Recombinant immunoblot and polymerase chain reaction testing in volunteer whole blood donors screened by a multi-antigen assay for hepatitis C virus antibodies

Authors

  • M.H. Sayers,

    Corresponding author
    1. Division of Hematology, Department of Medicine, and the Department of Laboratory Medicine, University of Washington, and the Puget Sound Blood Center, Seattle, Washington.
    Search for more papers by this author
    • 2

      Merlin H. Sayers, MD, PhD, Associate Professor, Division of Hematology, Department of Medicine, University of Washington

  • D.R. Gretch

    1. Division of Hematology, Department of Medicine, and the Department of Laboratory Medicine, University of Washington, and the Puget Sound Blood Center, Seattle, Washington.
    Search for more papers by this author
    • 4

      David R. Gretch, MD, PhD, Acting Assistant Professor, Department of Laboratory Medicine, University of Washington.


Director of Transfusion Surveillance, Puget Sound Blood Center, 921 Terry Avenue, Seattle, WA 98104.

Abstract

The purpose of this study was to compare the results of supplementary testing of volunteer whole blood donors who had been screened by the first hepatitis C virus antibody assay licensed in the United States with results from donors screened by a newer, more sensitive, multi- antigen assay. In contrast to the earlier assay, the multi-antigen assay incorporates a recombinant hepatitis C virus antigen, c22-3, which is encoded by a structural region of the viral genome. Supplementary testing included a second-generation recombinant immunoblot assay and a highly sensitive polymerase chain reaction assay for evidence of hepatitis C virus genomic RNA. A comparison of supplementary test results reveals a higher percentage of donors screened by the newer assay to be indeterminate on recombinant immunoblot (34.4% vs. 6.4%, p < 0.05). Furthermore, polymerase chain reaction testing of donors with indeterminate blot results shows that 14 percent have evidence of viral RNA. For this reason, counseling of donors with indeterminate patterns on immunoblot must include informing them of the possibility that they are infected.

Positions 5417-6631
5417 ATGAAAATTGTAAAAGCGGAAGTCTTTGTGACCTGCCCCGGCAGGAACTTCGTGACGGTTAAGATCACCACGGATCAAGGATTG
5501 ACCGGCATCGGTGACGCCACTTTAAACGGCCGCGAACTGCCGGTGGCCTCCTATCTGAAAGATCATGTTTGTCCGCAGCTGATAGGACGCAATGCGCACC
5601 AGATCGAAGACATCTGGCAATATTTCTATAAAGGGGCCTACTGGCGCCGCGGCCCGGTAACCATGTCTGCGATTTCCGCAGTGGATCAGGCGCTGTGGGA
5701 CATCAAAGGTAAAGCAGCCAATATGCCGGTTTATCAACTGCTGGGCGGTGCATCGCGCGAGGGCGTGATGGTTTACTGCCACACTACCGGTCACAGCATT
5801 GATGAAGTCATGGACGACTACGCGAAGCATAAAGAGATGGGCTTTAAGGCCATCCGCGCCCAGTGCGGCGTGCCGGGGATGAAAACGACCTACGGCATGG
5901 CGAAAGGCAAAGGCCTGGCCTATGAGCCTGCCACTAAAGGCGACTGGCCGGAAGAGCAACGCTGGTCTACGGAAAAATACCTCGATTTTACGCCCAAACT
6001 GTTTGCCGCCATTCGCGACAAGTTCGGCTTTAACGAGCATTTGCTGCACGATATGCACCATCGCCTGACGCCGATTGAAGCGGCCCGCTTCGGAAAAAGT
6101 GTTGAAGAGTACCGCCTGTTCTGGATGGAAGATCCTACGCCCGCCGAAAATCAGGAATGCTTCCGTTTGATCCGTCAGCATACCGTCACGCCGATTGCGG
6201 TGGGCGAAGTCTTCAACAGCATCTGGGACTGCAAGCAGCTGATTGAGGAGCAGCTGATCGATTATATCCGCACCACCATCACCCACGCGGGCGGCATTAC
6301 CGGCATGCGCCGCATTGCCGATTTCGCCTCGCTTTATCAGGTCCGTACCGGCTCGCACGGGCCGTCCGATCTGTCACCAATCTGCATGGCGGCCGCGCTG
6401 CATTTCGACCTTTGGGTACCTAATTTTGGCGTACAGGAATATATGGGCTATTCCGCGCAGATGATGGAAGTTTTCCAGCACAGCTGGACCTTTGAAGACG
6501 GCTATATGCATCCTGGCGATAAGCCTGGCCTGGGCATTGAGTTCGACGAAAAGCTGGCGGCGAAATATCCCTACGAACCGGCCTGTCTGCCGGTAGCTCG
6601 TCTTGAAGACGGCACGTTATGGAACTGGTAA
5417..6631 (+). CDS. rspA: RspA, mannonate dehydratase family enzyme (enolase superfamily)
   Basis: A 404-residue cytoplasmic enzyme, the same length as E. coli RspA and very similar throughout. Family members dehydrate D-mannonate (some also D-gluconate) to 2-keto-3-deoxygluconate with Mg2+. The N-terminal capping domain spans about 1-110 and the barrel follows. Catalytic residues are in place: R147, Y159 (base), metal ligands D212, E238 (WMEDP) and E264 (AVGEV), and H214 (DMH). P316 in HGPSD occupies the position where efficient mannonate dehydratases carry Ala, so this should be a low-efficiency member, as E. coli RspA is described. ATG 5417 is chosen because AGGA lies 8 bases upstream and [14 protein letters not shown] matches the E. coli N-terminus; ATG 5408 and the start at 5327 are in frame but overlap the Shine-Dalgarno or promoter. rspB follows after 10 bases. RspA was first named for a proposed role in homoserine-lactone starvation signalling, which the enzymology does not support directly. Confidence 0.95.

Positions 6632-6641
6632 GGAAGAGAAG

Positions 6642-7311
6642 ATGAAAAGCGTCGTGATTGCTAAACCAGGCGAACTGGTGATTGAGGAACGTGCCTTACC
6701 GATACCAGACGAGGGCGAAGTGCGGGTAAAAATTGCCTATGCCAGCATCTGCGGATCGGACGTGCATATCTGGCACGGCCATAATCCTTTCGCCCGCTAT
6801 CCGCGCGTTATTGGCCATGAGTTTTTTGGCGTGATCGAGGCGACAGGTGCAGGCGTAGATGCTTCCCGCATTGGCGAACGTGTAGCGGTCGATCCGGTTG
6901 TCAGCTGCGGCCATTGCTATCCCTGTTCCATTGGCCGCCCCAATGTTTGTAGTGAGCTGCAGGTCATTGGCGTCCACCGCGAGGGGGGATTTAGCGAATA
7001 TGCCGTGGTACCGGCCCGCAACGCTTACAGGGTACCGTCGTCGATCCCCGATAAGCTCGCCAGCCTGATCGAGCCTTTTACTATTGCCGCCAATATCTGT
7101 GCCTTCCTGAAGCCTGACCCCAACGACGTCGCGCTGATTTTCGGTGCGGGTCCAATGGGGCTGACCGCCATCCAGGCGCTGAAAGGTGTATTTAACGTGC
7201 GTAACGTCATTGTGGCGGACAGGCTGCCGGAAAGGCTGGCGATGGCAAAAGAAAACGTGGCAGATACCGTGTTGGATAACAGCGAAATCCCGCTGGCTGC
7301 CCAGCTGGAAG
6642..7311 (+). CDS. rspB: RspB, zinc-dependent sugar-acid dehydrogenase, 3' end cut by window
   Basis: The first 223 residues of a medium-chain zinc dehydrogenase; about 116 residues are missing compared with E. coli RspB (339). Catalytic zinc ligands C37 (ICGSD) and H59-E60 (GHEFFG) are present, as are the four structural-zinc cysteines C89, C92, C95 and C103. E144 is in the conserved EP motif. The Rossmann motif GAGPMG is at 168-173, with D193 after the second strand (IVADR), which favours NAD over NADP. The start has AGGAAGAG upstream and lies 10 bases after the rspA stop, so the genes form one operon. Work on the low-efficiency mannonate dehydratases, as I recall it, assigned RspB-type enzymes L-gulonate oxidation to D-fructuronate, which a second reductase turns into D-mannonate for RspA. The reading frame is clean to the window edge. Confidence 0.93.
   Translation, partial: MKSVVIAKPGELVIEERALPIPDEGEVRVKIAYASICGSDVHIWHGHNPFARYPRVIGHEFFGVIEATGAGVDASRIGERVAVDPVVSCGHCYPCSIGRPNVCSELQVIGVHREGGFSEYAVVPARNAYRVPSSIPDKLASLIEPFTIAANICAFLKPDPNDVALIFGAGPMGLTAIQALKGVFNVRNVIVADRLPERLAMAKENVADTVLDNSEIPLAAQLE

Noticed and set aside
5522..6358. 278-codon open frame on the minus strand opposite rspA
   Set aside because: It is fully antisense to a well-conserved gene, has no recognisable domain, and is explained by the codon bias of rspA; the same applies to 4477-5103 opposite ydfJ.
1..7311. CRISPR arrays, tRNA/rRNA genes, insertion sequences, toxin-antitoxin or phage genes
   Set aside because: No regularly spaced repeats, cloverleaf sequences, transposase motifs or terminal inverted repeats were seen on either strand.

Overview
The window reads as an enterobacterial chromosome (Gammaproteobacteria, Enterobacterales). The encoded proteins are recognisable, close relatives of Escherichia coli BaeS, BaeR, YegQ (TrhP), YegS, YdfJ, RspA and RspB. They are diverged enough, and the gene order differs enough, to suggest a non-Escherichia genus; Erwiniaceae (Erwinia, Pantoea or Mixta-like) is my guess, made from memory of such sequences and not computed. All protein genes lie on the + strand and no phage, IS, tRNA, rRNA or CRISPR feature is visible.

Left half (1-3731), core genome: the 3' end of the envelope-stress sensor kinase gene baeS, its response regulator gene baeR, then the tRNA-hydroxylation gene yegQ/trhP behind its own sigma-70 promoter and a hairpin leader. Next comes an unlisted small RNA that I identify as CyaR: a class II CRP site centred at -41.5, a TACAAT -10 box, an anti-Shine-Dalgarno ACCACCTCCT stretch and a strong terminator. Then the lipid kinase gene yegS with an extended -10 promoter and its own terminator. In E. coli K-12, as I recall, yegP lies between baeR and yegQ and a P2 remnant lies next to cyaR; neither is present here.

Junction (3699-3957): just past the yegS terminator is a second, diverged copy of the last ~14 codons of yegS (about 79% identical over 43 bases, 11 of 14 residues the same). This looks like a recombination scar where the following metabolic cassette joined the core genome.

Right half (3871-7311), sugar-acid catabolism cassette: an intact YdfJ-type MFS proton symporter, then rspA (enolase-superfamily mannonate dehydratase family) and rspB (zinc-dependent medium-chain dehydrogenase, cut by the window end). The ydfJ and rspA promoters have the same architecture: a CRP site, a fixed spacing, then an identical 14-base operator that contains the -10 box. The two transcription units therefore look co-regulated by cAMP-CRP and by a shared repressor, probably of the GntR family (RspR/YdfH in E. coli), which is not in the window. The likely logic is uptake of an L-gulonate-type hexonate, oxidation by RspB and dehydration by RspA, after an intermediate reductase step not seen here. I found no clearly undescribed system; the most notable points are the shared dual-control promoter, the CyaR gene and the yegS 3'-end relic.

Ancillary